Kix Brooks, Kenneth Beal, and Bill McClelland are responsible for the album’s final single, “Old Photographs,” which stalled at #27. The lush ballad isn’t a strong one, a bit of filler that never would’ve made it as a single in any other era.

“In This Town,” co-written by Tom Shapiro and Michael Garvin, would’ve made a fantastic choice for a single, and probably would’ve sailed up the charts behind “This Missin’ You Heart of Mine.” Everything about the ballad is on point, from the melody to the harmonies.

Somewhere In The Night contains its share of uptempo material, so it’s curious why the label didn’t see fit to break the ballad fatigue with one of these tracks. Two such songs were solely penned by Dennis Linde. “Dr. Rock N. Roll” is a slice of catchy slick pop while “Lola’s Love” is a nice dose of country-rock. The latter is the better song, and as a single for Ricky Van Shelton from his 1994 album Love and Honor, it peaked at #62. Linde also wrote “Still Life In Blue,” a mid-tempo ballad with dated accents of synth-pop.

The percussion-heavy “Little Red Caboose” was written by Steve Gibson and Dave Loggins and recorded by Lee Greenwood on his 1985 release, Love Will Find Its Way To You. The results are catchy and brimming with personality.

“Still Hold On” was originally released by its co-writer Kim Carnes in 1981 and Kenny Rogers in 1985. The ballad soars, thanks to Mark Miller’s vocal, which is an outstanding example of pathos that hints at the gravitas he would bring to the band’s 1990s hits “All These Years” and “Treat Her Right.”

The final track, “A Mighty Big Broom” was written solely by Miller. It’s the album’s most adventurous track, with a rock-leaning arrangement and a silly lyric.

When approaching Somewhere In The Night, I fully expected not to be able to pick out the Sawyer Brown I know from this set of songs. I came to the band like all my country music, in 1996, long after “The Walk” had revolutionized their sound and grounded them with depth and substance. So I was surprised I could hear subtle hints of what the band would eventually become, on this album. It’s a stellar project through and through, with a nice batch of above average material.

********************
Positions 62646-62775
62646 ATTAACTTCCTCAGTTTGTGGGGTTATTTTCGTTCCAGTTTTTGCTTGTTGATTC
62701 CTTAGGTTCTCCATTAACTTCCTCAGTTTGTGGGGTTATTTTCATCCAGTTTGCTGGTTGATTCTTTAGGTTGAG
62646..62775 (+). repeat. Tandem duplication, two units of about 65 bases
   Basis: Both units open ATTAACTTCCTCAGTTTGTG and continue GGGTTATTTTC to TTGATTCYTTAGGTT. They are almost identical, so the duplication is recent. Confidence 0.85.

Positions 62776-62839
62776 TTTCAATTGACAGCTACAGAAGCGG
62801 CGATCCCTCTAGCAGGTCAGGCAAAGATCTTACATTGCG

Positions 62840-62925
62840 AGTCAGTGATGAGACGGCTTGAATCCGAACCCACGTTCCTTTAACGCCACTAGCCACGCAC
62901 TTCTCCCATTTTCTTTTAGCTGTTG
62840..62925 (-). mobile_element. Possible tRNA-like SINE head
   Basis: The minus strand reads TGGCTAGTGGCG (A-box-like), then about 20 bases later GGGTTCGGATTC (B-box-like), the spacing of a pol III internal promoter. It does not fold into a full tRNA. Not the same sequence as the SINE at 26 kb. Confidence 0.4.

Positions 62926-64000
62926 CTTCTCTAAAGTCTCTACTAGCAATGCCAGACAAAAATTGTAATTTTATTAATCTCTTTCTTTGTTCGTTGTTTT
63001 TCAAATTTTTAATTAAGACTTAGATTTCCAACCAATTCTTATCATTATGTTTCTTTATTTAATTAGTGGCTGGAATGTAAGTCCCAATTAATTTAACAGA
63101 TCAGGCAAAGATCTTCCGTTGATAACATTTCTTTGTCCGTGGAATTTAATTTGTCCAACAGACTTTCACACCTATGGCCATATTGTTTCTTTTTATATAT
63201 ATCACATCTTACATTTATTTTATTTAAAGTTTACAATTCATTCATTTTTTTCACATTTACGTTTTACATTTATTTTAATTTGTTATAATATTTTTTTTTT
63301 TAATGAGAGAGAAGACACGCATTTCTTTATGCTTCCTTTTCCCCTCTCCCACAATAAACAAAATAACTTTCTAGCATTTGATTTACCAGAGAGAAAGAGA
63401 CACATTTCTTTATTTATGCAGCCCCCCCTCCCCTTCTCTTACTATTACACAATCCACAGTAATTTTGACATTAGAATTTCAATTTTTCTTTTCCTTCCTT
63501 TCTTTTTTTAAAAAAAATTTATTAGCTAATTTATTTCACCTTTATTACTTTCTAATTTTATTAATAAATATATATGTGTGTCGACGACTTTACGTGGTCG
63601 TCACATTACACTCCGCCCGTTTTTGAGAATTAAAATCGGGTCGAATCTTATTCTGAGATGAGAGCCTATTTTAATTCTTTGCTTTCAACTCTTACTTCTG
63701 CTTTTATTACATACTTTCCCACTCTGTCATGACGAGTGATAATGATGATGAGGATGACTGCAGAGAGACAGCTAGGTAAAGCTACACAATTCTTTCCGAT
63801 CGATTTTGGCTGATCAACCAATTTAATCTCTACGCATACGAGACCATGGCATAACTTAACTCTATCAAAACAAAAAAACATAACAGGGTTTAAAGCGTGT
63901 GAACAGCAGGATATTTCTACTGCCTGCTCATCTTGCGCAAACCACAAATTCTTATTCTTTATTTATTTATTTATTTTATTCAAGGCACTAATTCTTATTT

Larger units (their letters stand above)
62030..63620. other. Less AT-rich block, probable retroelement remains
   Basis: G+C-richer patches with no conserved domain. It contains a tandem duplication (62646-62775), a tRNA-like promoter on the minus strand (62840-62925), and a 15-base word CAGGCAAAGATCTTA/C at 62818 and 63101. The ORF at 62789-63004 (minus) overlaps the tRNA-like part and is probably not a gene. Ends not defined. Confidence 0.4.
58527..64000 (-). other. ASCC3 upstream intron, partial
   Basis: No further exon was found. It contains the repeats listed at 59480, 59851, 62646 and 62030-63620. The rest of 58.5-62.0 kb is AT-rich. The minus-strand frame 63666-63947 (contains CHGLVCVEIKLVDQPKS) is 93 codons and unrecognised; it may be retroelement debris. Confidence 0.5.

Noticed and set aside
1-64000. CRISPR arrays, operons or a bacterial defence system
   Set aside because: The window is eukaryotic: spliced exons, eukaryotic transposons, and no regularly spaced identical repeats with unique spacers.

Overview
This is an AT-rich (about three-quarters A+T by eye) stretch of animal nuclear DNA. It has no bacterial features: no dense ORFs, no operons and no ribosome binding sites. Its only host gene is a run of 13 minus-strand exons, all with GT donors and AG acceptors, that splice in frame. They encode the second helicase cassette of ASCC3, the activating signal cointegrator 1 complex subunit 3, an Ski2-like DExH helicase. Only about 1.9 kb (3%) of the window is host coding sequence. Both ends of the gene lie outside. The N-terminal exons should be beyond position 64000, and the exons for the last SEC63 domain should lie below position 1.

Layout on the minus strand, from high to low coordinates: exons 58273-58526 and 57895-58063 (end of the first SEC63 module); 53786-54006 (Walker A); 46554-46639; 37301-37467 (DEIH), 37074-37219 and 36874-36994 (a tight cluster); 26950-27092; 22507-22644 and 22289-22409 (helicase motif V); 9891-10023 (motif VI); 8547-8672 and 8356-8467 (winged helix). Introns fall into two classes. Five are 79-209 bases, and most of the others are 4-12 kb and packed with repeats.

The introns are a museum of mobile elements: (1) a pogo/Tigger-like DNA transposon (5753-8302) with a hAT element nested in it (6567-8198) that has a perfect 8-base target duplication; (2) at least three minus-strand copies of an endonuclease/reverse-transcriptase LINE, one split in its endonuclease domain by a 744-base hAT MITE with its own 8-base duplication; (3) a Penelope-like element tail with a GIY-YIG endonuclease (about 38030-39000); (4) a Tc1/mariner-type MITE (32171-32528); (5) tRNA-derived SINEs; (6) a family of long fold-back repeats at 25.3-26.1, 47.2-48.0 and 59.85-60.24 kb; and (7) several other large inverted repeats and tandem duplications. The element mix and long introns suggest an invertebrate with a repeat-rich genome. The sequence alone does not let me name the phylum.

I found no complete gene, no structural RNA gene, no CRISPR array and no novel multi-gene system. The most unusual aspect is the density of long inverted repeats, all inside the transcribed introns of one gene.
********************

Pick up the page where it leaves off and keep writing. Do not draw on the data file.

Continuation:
Grade: A

Album Review: Sawyer Brown – ‘Out Goin’ Cattin”

Sawyer Brown was often excoriated for the frivolous and superficial lyrical content of the songs they recorded, at least in the days before they associated with ace Nashville songwriter Mac McAnally. While it is true that most of their early songs were not that sophisticated or relevant, the fact remains that none of Sawyer Brown’s early albums were b-o-r-i-n-g, being filled with good cheer and frequently danceable music.

Out Goin’ Cattin’ was Sawyer Brown’s third album and also their third top ten country album. While the album was not full of top ten singles, the album, produced by Randy Scruggs is a well produced and organized album, with varying tempos and varying styles of music encompassed within its ten songs.

The album opens with “Lady of the Evening”, a Mark Miller composition. The song is a nice mid-tempo ballad. I don’t like the production much – it reeks of 1980s – but the song is interesting:

She’s got my picture in her locket
I got my hand in her back pocket
Walkin” through the night, in our home town
We take our time as we go strollin’
We might go to a movie, might go bowling
She just says we’ll take on what the night will bring

[Chorus]
‘Cause she’s a lady of the evening
But only just for me man
I’m a wonderin’ why she set her likes on me
She’s got me overflowing
‘Cause she keeps me knowin’
I’ll be doin’ my leavin’